De veritate religionis Christianae, editio nova, additis annotationibus in quibus testimonia. 

[Amsterdam, Jan Jansson?] ‘Juxta exemplar parisiense sumptibus Seb. Cramoisy’, 1640. 

12mo, pp. [16], ‘274’ [recte 374], [2 (privilege, blank)]; with half-title, woodcut rose to title, woodcut initials and typographic headpieces; wormhole to outer margin of final leaves, otherwise a very good, clean copy; contemporary English calf, spine ruled in gilt and blind, edges speckled red, sewn two-up on 3 sunken thongs; lightly rubbed with a few minor scuffs; later seventeenth-century ink ownership of Isaac Sharpe (Magdalene College Cambridge) to title with a few scattered annotations and reading marks in his hand, subsequent ownership marks (of ‘RRB’?) and price (1/-), later ink stencil “Carpenter” and stamp “from Mount Tavy” to front free endpaper.


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A pocket-edition of Grotius’s argument for the Christian religion; a very good copy with reading marks by the English pamphleteer Isaac Sharpe. 

‘The formal purpose of the work was to persuade Jews or Muslims to convert to Christianity, and Grotius used two kinds of argument.  The first and less important was the claim that the historical records of Christ’s miraculous status were probably true.  The second type of argument was based on the same analysis of what we might call “natural” religion as that provided in De iure belli ac pacis.  The moral point of a religion was to elicit from men conduct appropriate to the needs of society, and Christianity fulfilled this purpose far better than its principal competitors’ (Tuck, p. 195).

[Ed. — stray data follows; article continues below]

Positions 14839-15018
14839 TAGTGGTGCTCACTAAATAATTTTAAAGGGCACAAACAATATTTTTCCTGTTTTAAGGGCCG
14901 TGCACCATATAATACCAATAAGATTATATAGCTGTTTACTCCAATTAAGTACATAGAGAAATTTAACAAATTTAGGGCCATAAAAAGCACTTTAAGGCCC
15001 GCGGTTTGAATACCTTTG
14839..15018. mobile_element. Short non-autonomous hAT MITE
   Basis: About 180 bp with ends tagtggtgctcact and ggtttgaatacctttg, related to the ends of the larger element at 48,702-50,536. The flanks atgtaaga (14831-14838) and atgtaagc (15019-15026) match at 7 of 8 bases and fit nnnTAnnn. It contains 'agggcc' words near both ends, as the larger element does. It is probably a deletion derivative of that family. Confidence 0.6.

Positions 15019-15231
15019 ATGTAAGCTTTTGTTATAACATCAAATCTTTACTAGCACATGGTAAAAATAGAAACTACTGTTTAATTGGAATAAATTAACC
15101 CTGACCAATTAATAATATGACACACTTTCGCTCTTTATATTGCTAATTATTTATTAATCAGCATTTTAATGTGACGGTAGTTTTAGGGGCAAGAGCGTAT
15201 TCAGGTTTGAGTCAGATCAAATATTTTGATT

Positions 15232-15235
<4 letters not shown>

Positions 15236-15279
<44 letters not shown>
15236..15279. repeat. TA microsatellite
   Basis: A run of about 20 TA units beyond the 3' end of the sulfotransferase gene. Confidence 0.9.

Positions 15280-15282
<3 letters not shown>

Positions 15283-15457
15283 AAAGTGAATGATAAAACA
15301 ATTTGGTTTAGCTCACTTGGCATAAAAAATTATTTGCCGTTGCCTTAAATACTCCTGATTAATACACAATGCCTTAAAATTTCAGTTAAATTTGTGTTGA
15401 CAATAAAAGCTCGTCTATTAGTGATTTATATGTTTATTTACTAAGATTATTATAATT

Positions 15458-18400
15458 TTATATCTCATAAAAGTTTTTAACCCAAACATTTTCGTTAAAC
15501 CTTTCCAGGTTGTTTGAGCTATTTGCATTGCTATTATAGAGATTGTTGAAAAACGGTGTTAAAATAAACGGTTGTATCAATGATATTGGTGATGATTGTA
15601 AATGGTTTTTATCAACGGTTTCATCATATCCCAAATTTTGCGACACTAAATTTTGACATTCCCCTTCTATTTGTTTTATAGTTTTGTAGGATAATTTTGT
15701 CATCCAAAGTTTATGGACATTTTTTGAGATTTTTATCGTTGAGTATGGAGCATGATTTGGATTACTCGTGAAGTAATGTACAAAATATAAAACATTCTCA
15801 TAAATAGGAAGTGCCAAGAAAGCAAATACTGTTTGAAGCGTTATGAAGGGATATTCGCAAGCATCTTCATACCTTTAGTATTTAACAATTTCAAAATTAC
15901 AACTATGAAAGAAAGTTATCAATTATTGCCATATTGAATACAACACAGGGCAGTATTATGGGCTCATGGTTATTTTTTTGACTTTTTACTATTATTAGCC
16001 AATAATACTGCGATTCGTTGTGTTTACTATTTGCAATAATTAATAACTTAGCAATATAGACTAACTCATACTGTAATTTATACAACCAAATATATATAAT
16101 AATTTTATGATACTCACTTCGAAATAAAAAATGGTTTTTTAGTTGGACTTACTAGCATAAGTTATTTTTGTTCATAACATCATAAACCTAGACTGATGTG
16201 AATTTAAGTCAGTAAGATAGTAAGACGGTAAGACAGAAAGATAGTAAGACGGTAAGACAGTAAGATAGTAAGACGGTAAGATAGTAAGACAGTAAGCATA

Grotius composed this work during his imprisonment of 1619-21 and published an initial version in Dutch in 1622.  The Latin version, which enjoyed an extremely wide readership, first appeared in 1628.  The 1640 Paris edition, which this reprints, was the first to include Grotius’s annotations. 

Provenance: Isaac Sharpe (or Sharp, c. 1659–1757) was admitted to Magdalene in 1677 and elected a fellow in 1683.  He was ordained in 1685 and, as curate of Stepney, published a string of anonymous and pseudonymous pamphlets in the first two decades of the eighteenth century. 

STCN 08733416X; see Tuck, Philosophy and Government

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